There is a fairly obscure book by the name of The Encounter, Amazon Beaming in which the writer Petru Popescu tells the story of his good friend, National Geographic photographer Loren McIntyre, and how he made contact with the elusive Mayoruna tribe in the deepest jungles of Brazil.
In 1969, McIntyre was on assignment in the Amazon’s Javari Valley when he was separated from his companions and stumbled into the Mayoruna. Known as the “cat people”, they believe they’re descended from jaguars—and pierce their faces with thin wooden spikes that mimic whiskers (see images here). McIntyre spends several weeks with them living as a de facto member of the tribe.
In a strange twist, the tribal chief can speak to McIntyre telepathically, but to communicate with the others he must rely on a tribal member with a limited knowledge of Portuguese. The natives find McIntyre fascinating, this light-skinned man wearing clothing (they wear none), and they want to know one thing of him:
“What is your ca’ah?”
McIntyre does not know what the term “ca’ah” means so asks his interpreter for an explanation. He is told that a person’s ca’ah is his “direction in life”. It is “contained in his spirit”, yet it is “controlled and corrected by his conscious decisions”. McIntyre explains that his ca’ah is “to find things and photograph them” which the tribe finds a satisfying answer.
Terry’s passion was the outdoors, specifically in his adopted home state of Florida, but he did more than fish and dive, paddle and hike. As the long-time Outdoors Editor for the St. Petersburg Times, he shared his adventures, using his column as opportunities to teach, as well as tell. He was a strong advocate for the environment and educated his readers on how they could prepare for virtually any out in the wild situation.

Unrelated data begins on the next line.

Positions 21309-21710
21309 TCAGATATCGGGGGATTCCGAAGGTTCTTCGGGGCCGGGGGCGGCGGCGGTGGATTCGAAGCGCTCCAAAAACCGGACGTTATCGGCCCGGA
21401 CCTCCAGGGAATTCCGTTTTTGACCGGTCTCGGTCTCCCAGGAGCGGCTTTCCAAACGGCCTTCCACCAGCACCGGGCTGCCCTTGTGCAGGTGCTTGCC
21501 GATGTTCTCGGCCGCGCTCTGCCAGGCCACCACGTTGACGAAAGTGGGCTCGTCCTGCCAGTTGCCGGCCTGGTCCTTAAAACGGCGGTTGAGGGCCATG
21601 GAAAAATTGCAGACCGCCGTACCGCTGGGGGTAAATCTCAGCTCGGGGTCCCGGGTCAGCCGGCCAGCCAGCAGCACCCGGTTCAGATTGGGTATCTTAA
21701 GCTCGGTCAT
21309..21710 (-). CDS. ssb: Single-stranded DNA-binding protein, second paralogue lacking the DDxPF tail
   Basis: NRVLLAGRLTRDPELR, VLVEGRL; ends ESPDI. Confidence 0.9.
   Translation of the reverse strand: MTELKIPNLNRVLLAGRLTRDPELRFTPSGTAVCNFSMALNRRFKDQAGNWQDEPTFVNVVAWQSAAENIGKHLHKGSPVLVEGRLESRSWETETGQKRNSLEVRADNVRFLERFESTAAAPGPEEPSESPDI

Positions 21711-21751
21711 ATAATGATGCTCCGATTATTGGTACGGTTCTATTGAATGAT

Yet, to peg Terry as purely an outdoorsman is to only tell part of his story. He was a devoted and loving husband and father, which he understood was his most important role in life. He committed himself to causes and organizations that bettered his community. And he motivated those around him to become better people. (In my late-20s, I was living a sedentary life when he cajoled me into running. Almost three decades later, I still run 4-5 days a week.)
Terry gave his ALL to those around him, so to say Terry’s ca’ah was to teach us to love and respect the outdoors only covers one facet of his life–just as our own vocation is just one slice of our own lives. I believe Terry’s calling was a bit broader: to give 100% of himself—to his family, his friends and his community. A mission he accomplished.
So how do you find and nourish your own ca’ah? Some great advice comes from the poet Gary Snyder, courtesy of Ivon Prefonatine, which I think summarizes how Terry lived his own life in a few simple words:
Find your place on the planet, dig in, and take responsibility from there.
It’s something we all can do. Find our own “home”, set down roots, and give to the people and community around us—in whatever way we can and with as much devotion and love as we can. We are only on this earth for a limited amount of time, so there is no better time to get started than now.